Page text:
IMG_2607 Unexpected benefits come in many forms when you’ve perfected your workflow. Today I’d like to talk about keeping a designer’s interest when you show them stuff.

Livereload is probably my favourite invention for the web in the last few years. It still shocks me how few developers actually use it, even though the benefits are profound.

If you’re a node/express user and want to play and see what all the fuss is about, clicky here>

Anyway, in brief: Using sass, browserify, some kind of templating system is all good. Using gulp or grunt to create concatenated/minified files is also good. But if you do it right you can use watchers to regenerate parts of this workflow on change and serve everything from a local connect server — either proxying an existing app server or just serving static files. This means your Javascript or your CSS is recreated almost instantly and is in the same format as your deployed assets, which cuts down on crazy race condition bugs.

If combined with something like gulp-livereload, however, not only does this happen but any browser looking at your local dev server will also be refreshed automatically. Look above! That’s my development environment. I have

  • iPhone 6S
  • iPhone 5
  • iPhone 4
  • iPad Mini
  • Nexus 7
  • Safari
  • Chrome

And a whole bunch of VMs I often have running too. I can check something works visually and easily without having to go back and bugfix mobile devices at the end of development. This is pretty awesome. It’s also pretty fast, less than half a second usually. Almost instant for CSS/JS.

And that, my friends, will speed your development up no end. However, I wasn’t really wanting to talk about any of this, but instead, an awesome side effect.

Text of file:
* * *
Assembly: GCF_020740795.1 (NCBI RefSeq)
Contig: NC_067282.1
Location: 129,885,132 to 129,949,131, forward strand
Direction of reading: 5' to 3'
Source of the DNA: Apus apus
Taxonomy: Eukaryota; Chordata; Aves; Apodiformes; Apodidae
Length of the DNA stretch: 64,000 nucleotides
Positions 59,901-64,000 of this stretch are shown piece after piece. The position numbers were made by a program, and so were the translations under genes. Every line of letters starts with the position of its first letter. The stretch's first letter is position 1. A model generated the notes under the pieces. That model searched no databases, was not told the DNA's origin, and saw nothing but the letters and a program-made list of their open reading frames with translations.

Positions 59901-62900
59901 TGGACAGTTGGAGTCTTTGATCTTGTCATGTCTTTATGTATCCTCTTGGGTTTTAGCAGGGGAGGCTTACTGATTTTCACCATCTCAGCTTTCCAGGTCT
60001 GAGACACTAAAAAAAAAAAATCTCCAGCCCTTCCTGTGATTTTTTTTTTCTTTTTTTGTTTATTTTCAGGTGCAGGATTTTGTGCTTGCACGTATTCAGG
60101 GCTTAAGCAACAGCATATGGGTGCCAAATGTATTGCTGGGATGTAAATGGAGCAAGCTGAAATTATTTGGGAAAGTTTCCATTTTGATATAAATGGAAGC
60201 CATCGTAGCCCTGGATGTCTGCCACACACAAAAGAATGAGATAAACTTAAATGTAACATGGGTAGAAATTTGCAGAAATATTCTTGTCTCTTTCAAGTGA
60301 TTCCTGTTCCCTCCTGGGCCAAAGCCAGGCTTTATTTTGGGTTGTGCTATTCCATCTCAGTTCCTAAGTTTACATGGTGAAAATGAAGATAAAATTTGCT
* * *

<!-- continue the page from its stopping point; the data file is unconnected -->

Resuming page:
I first saw this video by Bret Victor when it came out 4 years ago. It struck me as an awesome thing. And now, one of the unintended side effects of the superfast workflow I describe above, is that you can work directly with others in a way that didn’t used to be possible. In a way very similar to Bret’s visual way.

I can tweak the code and instantly see the change. What’s more, I can sit with a designer and very quickly tweak the code and we both see the change. Or I can sit with a number of people, they can all pull the website up on their local machines from my laptop and we can all see changes. It’s an amazing way to develop and design all at once. Instead of describing in depth what they want I can just show them as they tell me what to tweak. Together we can craft - refining, honing. I can suggest and show, they can agree or disagree.

In a way it’s removing the risk from a lot of development. Things are fast. When things are fast, it’s easy to try a direction and then discard it if it doesn’t work.

I’m not saying work like this for the entire time, but it’s a great way to keep a designer interested. Big stuff you can make notes about and implement after, but smaller stuff/less complex stuff, for sure. Develop like a designer.